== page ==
5 Things You Learn About TV (By Trying To Sell A Show)
Tampax, affordable absorbent Tampax, grant my chain punches strength!

Related: 6 Things I Learned Owning A 'Haunted House' On Reality TV

You Need To Change Everything Again

When we started pitching the show, my main hobbies were dune buggy accidents and hangovers. Now I might need three days to recover if I don't properly stretch before a sneeze. So if we get back to pursuing this project, we'll probably have to rewrite the "dumb fucker jumps through window" stunts to "safety-harnessed man swings briskly past green screen" stunts. But that's barely the beginning of the changes we'd have to make.

Ours was clearly a longer development cycle than most, but media is destroyed and rebuilt every couple years. Between the time you conceive an idea and the time you pitch it, everything is different and every producer is playing catch-up at a different rate. Whenever we shopped the show around, they were each chasing a completely different buzzword and wanted to adapt the show around it.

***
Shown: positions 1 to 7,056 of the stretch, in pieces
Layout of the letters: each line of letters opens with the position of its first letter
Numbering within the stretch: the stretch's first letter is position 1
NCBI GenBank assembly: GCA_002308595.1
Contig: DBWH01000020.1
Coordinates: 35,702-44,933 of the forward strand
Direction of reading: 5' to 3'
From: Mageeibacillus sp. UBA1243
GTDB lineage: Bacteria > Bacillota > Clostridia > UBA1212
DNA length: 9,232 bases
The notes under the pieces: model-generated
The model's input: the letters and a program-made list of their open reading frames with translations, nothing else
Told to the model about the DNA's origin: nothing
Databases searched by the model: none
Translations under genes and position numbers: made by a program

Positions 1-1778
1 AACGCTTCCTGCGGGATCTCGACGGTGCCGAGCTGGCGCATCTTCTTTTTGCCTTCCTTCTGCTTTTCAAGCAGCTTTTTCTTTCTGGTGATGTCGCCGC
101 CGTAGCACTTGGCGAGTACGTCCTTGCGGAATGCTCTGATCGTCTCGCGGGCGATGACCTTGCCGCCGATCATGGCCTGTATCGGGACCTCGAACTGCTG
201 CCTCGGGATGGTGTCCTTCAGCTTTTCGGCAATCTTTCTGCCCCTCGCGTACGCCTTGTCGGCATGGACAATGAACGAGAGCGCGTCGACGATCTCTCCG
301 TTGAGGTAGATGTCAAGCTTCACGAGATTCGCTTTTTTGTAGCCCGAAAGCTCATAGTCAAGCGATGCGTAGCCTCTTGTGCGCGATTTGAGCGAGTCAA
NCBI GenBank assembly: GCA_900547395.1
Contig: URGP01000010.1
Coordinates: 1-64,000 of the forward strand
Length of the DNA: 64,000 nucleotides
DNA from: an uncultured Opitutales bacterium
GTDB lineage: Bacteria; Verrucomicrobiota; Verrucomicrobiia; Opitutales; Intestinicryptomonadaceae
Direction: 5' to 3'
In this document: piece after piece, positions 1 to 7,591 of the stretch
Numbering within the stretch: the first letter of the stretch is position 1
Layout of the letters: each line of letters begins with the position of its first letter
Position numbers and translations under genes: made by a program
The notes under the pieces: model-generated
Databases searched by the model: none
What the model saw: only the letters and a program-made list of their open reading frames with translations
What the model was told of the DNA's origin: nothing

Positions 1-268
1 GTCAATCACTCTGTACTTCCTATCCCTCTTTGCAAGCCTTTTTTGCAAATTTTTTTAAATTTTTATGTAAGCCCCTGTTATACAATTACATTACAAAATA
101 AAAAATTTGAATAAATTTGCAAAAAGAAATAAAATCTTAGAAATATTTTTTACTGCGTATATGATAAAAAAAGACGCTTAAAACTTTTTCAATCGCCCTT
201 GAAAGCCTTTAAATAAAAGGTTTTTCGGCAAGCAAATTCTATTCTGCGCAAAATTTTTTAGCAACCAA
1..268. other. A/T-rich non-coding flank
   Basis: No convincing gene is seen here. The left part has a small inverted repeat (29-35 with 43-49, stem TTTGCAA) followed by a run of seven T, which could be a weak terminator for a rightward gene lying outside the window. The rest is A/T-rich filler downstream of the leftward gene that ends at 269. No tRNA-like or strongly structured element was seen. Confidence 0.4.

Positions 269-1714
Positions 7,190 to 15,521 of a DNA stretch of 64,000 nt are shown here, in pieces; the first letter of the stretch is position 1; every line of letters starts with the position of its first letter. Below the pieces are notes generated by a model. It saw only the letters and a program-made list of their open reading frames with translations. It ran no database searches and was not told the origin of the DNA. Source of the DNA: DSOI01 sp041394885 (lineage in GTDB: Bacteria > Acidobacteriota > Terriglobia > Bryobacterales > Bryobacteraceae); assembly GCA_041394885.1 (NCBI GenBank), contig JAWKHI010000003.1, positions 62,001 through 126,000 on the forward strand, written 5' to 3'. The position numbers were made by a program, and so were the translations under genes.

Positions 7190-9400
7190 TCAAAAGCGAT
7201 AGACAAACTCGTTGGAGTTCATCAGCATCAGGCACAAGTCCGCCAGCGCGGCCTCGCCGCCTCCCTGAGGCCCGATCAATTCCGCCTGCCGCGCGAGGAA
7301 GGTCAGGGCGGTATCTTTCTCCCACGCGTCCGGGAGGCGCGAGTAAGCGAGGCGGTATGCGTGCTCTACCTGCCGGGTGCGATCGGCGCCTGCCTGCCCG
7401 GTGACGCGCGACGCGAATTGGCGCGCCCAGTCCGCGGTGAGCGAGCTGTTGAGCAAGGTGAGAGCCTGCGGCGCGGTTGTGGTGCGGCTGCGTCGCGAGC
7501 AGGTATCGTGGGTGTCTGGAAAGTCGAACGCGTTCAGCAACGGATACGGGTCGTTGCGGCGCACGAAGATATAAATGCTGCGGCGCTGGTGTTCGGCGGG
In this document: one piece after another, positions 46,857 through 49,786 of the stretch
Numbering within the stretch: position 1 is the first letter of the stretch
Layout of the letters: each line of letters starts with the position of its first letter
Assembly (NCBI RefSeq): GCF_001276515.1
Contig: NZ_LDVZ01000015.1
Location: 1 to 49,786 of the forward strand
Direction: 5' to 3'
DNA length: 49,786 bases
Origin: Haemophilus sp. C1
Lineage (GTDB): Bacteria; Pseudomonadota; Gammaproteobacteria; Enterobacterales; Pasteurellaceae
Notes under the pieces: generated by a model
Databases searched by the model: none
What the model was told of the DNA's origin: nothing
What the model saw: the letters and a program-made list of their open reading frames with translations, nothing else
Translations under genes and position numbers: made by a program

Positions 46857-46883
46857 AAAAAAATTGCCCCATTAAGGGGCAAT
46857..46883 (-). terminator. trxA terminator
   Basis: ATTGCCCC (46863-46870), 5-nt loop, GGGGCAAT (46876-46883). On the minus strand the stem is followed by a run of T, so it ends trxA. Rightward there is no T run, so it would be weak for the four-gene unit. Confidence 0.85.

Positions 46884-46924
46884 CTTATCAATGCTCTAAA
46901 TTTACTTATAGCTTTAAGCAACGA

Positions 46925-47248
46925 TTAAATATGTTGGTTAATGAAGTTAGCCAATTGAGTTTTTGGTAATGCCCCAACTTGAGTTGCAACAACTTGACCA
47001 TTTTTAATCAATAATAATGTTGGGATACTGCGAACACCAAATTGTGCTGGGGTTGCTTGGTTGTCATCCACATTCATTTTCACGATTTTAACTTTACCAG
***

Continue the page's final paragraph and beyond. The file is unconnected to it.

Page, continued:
For a while, "appointment TV" was important, because no one saw commercials otherwise. So maybe the monster fighting could be live? Had we considered a three-minute format to encourage social media sharing? What if the monsters were not there and Carmen Electra and I lived in Tampa and solved cold case horse murders? I'm making it sound too fun. Maybe you haven't had the pleasure of learning the importance of "retention" and "bingeable content," but I have, and it's like a personal finance class crawling into your brain and laying boredom eggs.

We kept getting interest, but streaming services and internets and 45 new networks a day meant everyone's budget was shrinking. And most producers are just confused, panicked cocaine wasters trying to not get fired for as long as possible. TV gets excited for originality, but that's always tempered by fear, and the longer we talked to a producer, the more he or she hacked away at the weird, rough edges that made our show fun. In the end, we all went on to other projects, but I can't help but wonder how many Frankenstein crushings our show could have helped prevent.

5 Things You Learn About TV (By Trying To Sell A Show)

It still makes me happy how many times this stupid shit almost became our day job.

Seanbaby is leading the resistance against Lord Tampax. Follow him on Twitter, or play his critically acclaimed mobile game Calculords.